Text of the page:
To remain profitable during the recession, retailers are doing all they can to trim expenses and cut costs. That’s especially true in the area of store development where capital expenditures have been slashed and, as Chain Store Age’s annual Store Construction & Outfitting Survey illustrates, expansion has been scaled back.
With expense control the critical top-line priority, I find it hard to believe that chains are still overlooking one of the most significant (and timely, given the push for sustainability) ways to add dollars to their bottom line: reduced energy consumption. But many are doing just that. Excessive energy use remains common throughout the retail industry, and contrary to what many people think, the fix does not necessarily involve a costly new system or equipment upgrade.
Indeed, the leading cause of excessive energy spending among retailers is not outdated equipment, many experts say, but poor monitoring of heating, ventilation and air-conditioning, lighting and refrigeration systems.
“Most companies don’t operate existing equipment efficiently,” said Scott Beaver, director of marketing, Prenova, Atlanta, an energy management services company. “By not watching and keeping track of what’s happening with equipment on a day-to-day basis, many retailers are in fact leaving money on the table.”
According to Prenova, companies with an annual energy spend of $15,000 per site can easily lose up to $3,750 purely because of oversights.
“In many cases, it’s a matter of simply not paying attention,” Beaver said.
HVAC ranks as the largest source of energy consumption for most retailers (the main exception is supermarkets, where refrigeration dominates). The most common HVAC system trouble spots in terms of wasting energy are mishandling of heating and cooling set points, poorly functioning temperature sensors and inefficient fan cycle periods.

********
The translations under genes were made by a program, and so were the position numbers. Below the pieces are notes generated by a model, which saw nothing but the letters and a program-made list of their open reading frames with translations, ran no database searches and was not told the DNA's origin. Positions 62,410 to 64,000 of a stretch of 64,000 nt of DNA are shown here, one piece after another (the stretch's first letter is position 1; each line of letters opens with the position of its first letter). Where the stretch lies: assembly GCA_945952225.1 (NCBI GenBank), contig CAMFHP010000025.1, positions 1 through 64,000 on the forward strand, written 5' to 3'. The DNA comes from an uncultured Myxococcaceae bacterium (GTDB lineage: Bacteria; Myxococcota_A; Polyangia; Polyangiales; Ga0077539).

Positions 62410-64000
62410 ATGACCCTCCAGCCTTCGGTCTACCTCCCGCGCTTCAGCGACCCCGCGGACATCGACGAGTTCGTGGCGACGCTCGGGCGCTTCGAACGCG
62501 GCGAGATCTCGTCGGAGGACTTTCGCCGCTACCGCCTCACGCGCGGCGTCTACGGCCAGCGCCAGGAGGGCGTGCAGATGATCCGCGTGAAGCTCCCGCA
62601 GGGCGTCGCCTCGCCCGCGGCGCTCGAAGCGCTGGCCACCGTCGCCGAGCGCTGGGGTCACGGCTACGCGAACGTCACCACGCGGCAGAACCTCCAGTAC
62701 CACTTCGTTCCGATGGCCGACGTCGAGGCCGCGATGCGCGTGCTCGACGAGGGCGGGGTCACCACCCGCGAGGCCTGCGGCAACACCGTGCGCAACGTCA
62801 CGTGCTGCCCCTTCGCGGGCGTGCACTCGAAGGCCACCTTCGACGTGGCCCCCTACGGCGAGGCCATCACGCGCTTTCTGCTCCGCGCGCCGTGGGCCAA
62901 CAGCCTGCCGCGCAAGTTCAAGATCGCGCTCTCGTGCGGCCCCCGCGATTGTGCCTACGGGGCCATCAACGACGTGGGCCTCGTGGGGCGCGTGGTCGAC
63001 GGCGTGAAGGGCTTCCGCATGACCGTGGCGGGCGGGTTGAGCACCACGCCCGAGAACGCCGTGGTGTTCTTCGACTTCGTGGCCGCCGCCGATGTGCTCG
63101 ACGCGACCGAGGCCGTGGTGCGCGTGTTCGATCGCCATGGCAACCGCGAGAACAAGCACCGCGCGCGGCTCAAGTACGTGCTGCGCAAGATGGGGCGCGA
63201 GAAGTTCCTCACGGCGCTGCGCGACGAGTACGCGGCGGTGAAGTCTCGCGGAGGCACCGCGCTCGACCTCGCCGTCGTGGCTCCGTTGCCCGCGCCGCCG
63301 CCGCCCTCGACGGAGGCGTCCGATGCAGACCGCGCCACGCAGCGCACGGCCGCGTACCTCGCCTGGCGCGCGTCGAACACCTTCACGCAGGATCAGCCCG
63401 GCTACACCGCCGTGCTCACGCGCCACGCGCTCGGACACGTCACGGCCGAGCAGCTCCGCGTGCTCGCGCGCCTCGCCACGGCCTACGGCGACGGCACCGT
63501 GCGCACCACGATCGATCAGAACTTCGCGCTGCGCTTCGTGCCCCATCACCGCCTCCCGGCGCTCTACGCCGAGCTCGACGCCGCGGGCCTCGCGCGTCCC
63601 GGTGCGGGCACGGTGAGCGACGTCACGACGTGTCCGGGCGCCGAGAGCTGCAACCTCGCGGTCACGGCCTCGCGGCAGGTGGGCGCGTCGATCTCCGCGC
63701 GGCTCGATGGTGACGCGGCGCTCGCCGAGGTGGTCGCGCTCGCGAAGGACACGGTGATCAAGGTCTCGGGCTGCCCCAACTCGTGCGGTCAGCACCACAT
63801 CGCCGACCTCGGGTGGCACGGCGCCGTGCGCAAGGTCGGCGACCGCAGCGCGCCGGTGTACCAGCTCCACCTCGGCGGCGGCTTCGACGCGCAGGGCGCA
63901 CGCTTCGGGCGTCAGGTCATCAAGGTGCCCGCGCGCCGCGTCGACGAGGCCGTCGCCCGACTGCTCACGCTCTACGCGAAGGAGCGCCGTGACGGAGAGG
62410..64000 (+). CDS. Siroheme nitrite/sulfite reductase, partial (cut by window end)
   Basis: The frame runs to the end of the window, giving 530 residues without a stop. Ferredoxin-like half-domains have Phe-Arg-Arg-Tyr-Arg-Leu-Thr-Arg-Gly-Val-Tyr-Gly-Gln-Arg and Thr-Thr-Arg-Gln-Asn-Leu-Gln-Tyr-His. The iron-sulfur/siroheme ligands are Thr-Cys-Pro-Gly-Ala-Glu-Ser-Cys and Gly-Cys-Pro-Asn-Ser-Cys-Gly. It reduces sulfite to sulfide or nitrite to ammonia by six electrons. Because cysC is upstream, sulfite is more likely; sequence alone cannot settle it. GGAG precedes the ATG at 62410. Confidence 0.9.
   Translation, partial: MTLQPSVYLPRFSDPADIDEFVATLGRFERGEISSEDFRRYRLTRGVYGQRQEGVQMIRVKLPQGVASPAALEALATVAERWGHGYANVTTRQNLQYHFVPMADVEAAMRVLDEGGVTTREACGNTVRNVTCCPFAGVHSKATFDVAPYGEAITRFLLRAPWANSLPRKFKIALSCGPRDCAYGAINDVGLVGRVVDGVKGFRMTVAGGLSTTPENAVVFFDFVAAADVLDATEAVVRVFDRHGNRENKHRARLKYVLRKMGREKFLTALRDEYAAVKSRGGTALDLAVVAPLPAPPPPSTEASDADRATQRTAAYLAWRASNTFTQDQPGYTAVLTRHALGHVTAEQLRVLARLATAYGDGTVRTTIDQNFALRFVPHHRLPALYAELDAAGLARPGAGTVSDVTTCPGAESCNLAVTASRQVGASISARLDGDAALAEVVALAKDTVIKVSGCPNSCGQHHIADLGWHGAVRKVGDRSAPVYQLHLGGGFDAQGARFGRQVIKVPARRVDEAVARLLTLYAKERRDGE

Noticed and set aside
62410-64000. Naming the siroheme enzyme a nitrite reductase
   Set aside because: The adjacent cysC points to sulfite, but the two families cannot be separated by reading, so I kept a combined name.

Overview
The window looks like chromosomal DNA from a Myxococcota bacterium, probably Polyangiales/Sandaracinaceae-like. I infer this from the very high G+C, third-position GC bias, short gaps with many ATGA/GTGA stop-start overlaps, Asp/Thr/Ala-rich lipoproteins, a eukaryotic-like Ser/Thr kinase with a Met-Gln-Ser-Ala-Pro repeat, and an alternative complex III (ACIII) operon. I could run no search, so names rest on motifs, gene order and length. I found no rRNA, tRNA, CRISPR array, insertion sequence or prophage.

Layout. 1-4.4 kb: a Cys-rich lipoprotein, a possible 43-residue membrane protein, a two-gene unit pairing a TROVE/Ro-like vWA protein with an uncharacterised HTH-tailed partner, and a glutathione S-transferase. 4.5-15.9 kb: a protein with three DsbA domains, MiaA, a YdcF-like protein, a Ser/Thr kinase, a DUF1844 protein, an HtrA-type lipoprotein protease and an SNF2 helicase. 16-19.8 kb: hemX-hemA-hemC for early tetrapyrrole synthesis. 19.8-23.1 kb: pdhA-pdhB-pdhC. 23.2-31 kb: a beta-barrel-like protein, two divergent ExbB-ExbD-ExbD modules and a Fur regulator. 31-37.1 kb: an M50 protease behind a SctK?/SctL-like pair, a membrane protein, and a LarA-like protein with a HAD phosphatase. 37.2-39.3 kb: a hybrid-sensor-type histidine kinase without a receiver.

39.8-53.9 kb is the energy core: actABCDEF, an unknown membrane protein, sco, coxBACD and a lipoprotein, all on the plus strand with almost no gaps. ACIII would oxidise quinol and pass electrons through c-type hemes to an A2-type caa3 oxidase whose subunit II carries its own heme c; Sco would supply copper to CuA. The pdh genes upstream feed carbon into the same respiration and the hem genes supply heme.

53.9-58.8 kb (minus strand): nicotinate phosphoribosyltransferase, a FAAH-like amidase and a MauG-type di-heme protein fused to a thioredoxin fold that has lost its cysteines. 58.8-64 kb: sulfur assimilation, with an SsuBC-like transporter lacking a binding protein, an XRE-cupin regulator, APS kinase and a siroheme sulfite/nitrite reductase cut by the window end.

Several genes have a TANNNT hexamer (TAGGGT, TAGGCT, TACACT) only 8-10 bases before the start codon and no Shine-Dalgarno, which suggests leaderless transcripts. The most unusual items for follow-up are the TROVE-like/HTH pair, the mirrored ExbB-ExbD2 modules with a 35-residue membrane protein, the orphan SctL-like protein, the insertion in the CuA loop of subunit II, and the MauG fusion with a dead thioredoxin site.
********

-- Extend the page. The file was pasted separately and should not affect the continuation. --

When it comes to lighting, the most common offenses are leaving lights on when a store or building is unoccupied, overriding lighting schedules or using artificial lighting when there is sufficient daylight for customers to shop comfortably.
Automated control of lighting and HVAC systems can go a long way to helping retailers reduce energy waste—with one important caveat.
“After you establish corporate standards for store thermostat settings and the like, you need to monitor them to ensure ongoing compliance,” Beaver said. “With HVAC, for example, many store managers eventually figure out how to override the set point, or a technician comes in and it gets changed. You just can’t set the equipment and forget about it, because the standard will degrade without constant monitoring.”
One of the most effective ways to minimize a store’s energy use is to reward store personnel when specific reduction targets are met.
“The retailers with the most successful energy strategies have some kind of ongoing program that keeps associates aware of the energy they are using,” Beaver said.
It’s imperative that retailers get a handle on energy costs now as they are not expected to decrease anytime soon.
“If cap and trade legislation passes, many energy consultants are predicting a spike in energy costs, with a middle ground estimate in the 20% range,” Beaver said.
Many companies talk a good line when it comes to sustainability and energy conservation, but how many are actually adopting strategies for better energy management? Prenova and Chain Store Age conducted an online survey of more than 250 retailers to get a better understanding of how the industry is approaching the topic.
To read the report, “The Great Green Way,” go to